Health & Diet

Sue Cleaver weight loss: Soap star dropped 3st without strict rules – ‘no-brainer’

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Coronation Street legend Sue Cleaver, has wowed viewers in recent years with her weight loss, dropping from a size 16 to a 12. The Eileen Grimshaw actress announced in February last year that she had lost three stone in total by switching to one diet in particular.

The Mediterranean diet is packed with nutritional foods such as fruits, vegetables, whole grains, and heart-healthy fats.

It usually includes a low intake of meat and dairy foods, including foods with high sugar content.

Sue’s weight loss journey began in 2016, after the star was left unhappy with what she saw on the bathroom scales and decided to shed a few pounds.

A source previously told Woman magazine: “Sue was always a self-confessed foodie, who admitted that over-indulgence was her Achilles Heel. Now everything’s changed.

“Sue’s in her mid 50s so it was a no-brainer that cutting down on certain things was what she had to do.

“She’s in this for the long game and wants to live a long, happy and healthy life.

“Losing the weight and keeping it off was not only important for Sue, but also the men in her life – her partner and son Elliot.”

The Mediterranean is a popular choice for weight loss as there are no strict rules to follow.

It is associated with a variety of benefits and may help support brain function, promote heart health and regulate blood sugar levels.

Foods that should be incorporated in the Mediterranean diet include:

Vegetables – tomatoes, broccoli, kale, spinach, onions, cauliflower, carrots, Brussels sprouts, cucumbers, potatoes, sweet potatoes, turnips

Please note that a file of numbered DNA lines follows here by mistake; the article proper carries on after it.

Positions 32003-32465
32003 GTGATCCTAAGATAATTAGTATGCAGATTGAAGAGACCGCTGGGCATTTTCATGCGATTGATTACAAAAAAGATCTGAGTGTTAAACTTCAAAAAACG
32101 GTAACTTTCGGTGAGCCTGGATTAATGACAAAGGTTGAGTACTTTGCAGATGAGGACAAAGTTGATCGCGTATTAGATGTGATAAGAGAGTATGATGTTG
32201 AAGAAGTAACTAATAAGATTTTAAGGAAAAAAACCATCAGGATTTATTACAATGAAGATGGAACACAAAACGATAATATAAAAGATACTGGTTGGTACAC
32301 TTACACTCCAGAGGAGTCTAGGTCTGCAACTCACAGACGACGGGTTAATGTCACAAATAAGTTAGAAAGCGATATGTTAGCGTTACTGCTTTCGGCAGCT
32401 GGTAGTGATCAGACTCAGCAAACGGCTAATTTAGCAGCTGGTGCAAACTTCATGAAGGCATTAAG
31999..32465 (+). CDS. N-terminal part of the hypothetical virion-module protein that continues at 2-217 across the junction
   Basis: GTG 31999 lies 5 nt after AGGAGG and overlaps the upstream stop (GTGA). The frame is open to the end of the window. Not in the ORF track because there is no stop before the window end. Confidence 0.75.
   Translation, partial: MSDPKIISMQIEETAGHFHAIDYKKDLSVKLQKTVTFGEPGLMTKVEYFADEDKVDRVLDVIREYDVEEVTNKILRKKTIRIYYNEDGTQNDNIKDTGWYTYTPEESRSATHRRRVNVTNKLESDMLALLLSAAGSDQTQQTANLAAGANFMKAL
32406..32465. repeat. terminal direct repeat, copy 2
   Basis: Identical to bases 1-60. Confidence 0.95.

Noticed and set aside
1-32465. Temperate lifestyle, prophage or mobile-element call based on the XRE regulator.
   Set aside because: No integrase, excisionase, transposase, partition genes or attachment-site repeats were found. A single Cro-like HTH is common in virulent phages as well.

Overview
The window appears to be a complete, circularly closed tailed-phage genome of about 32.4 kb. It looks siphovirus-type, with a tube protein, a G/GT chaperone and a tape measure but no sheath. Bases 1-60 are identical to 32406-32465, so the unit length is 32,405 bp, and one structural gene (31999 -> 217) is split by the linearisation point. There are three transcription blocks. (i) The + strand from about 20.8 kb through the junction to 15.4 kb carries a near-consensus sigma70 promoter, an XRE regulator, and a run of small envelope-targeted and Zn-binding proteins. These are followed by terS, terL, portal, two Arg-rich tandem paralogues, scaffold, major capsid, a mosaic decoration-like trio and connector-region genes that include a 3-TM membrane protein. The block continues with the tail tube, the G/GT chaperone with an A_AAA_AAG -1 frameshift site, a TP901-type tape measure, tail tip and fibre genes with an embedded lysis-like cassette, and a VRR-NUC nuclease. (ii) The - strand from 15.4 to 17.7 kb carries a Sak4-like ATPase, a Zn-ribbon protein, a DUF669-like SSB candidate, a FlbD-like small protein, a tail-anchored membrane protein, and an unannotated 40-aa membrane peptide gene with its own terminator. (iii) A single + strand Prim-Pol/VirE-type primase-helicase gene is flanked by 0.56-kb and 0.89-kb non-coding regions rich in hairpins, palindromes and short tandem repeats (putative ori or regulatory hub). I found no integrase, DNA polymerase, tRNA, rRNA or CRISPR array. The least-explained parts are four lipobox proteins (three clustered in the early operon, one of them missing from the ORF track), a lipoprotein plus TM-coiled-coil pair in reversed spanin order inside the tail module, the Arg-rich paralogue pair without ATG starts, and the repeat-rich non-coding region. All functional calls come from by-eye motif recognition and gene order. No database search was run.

Fruits – apples, bananas, oranges, pears, strawberries, grapes, dates, figs, melons, peaches

Nuts, seeds, and nut butters: almonds, walnuts, macadamia nuts, hazelnuts, cashews, sunflower seeds, pumpkin seeds, almond butter, peanut butter

Legumes – beans, peas, lentils, pulses, peanuts, chickpeas

Whole grains – oats, brown rice, rye, barley, corn, buckwheat, whole wheat bread and pasta

Fish and seafood – salmon, sardines, trout, tuna, mackerel, shrimp, oysters, clams, crab, mussels

Poultry – chicken, duck, turkey

Eggs – chicken, quail, and duck eggs

Dairy – cheese, yogurt, milk

Herbs and spices – garlic, basil, mint, rosemary, sage, nutmeg, cinnamon, pepper

Healthy fats – extra virgin olive oil, olives, avocados, and avocado oil

These processed foods and ingredients should be limited:

Added sugar – added sugar is found in many foods but especially high in soda, candies, ice cream, table sugar, syrup, and baked goods

Refined grains – white bread, pasta, tortillas, chips, crackers

Trans fats – found in margarine, fried foods, and other processed foods

Refined oils – soybean oil, canola oil, cottonseed oil, grapeseed oil

Processed meat – processed sausages, hot dogs, deli meats, beef jerky

Highly processed foods – fast food, convenience meals, microwave popcorn, granola bars

According to Healthline, numerous studies have shown that the Mediterranean diet can promote weight loss and help prevent heart attacks, strokes, type 2 diabetes, and premature death.

Sue also suffers from type 2 diabetes, a condition in which a person’s blood sugar (glucose) levels become too high.

In the past, she has spoken in support of Diabetes Week, where she told Diabetes Advice: “Having good control of diabetes is really important.

“After all, people with the condition live with it every day, taking care of their diet and physical activity.”

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